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Audit Indicates Finances Headed in Right Direction, So Legislature Eliminates Portion of Energy Tax

Audit Revenue/Expense Results

Monticello, NY – Sullivan County’s independent auditors informed legislators Thursday that County government’s financial picture is improving, based on the results of their audit of the 2020 fiscal year.

“2020 was obviously an unorthodox year,” acknowledged Matthew Montalbo of Drescher & Malecki, a Buffalo-based accounting firm. “You did have to significantly reduce your expenditures really to even come close to a balanced budget in 2020.”

“Despite predictions by the State and others that we would be facing a terrible deficit, we did end up better at the end of the year,” County Treasurer Nancy Buck observed. “I credit that to County leaders making a number of hard decisions to stay in the positive amidst huge unknowns.”

The U.S. Department of Treasury estimated Sullivan lost about $10 million in revenue due to the COVID-19 pandemic during 2020, Montalbo noted, encouraging County leaders to focus on stabilizing the fund balance (surplus), with less reliance on it to maintain cash flow.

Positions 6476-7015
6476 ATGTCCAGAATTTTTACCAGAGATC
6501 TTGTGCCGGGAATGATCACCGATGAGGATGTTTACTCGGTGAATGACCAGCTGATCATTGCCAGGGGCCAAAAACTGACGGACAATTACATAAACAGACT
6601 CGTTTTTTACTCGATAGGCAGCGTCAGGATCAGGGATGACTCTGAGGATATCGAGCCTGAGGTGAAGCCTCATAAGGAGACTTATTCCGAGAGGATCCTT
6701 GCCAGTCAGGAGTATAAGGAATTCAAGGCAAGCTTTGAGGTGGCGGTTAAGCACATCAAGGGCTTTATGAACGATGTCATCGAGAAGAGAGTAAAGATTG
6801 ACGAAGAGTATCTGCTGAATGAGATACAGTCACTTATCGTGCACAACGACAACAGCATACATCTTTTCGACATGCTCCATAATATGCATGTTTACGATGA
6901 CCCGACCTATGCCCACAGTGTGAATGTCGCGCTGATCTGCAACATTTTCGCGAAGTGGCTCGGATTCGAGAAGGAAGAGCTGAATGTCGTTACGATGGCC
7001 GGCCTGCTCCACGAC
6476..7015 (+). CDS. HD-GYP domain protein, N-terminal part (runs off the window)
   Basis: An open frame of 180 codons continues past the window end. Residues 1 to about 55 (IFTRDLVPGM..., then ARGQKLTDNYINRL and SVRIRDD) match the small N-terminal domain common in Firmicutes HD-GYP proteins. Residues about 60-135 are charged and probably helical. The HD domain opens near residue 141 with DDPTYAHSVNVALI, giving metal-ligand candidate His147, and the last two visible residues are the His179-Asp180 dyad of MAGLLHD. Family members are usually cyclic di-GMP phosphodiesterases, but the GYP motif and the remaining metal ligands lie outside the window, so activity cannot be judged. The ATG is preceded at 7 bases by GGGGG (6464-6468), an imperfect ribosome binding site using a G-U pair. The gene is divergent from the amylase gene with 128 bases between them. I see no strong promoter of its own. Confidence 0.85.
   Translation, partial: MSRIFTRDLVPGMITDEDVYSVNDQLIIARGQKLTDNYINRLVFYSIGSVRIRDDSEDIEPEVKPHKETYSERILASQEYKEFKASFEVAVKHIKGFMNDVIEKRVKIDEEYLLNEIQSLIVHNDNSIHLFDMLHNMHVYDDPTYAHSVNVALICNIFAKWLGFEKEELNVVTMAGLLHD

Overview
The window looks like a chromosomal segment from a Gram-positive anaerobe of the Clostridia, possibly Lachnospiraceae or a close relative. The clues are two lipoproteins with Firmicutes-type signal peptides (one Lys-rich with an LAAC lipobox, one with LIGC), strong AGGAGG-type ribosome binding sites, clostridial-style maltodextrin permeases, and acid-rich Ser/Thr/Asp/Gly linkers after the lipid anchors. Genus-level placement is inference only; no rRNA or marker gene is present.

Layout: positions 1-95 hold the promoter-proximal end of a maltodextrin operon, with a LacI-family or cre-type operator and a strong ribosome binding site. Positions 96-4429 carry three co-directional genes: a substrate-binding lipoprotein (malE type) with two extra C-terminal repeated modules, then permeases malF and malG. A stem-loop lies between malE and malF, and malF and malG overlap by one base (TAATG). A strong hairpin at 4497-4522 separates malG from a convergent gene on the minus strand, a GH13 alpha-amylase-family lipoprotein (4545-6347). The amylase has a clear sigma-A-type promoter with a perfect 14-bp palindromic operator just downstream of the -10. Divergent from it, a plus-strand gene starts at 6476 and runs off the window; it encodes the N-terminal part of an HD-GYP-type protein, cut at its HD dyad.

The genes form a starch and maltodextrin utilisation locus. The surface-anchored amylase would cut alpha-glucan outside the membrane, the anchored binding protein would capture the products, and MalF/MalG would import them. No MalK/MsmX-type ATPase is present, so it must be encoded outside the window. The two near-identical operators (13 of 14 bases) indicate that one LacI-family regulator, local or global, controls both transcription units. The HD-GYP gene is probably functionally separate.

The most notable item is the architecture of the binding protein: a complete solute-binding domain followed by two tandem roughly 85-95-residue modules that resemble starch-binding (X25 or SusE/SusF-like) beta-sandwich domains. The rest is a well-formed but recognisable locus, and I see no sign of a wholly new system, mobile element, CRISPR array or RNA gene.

The audit, however, did show that the County’s revenues outpaced expenses in 2020, the first time in three years.

“I expect that trend to continue,” stated County Manager Josh Potosek after the meeting. “We’ve carefully monitored spending Countywide and zeroed in on finding revenue wherever we could. I’m pleased to see proof that this conservative approach is leading us toward a stable financial future.”

As a result of the good news, legislators that same day agreed to begin a promised rollback of the County’s existing residential Energy Tax. Some wanted to end it ahead of the February 2023 sunset date, but in the end, a 5-4 vote led to the 4% Energy Tax being dropped on oil, biofuel, kerosene, natural gas, propane and steam as of December 1, 2021 (applicable only to residential properties), pending State approval. The tax remains – for now – on electricity purchased for all home power purposes.

“This tax was created last year to provide the County with a buffer against the fiscal challenges brought on by the pandemic,” Potosek explained. “While we’re not yet out of the woods with COVID-19, our finances are moving toward stabilization, and the Legislature wishes to provide tax relief to the people of Sullivan County as soon as possible.”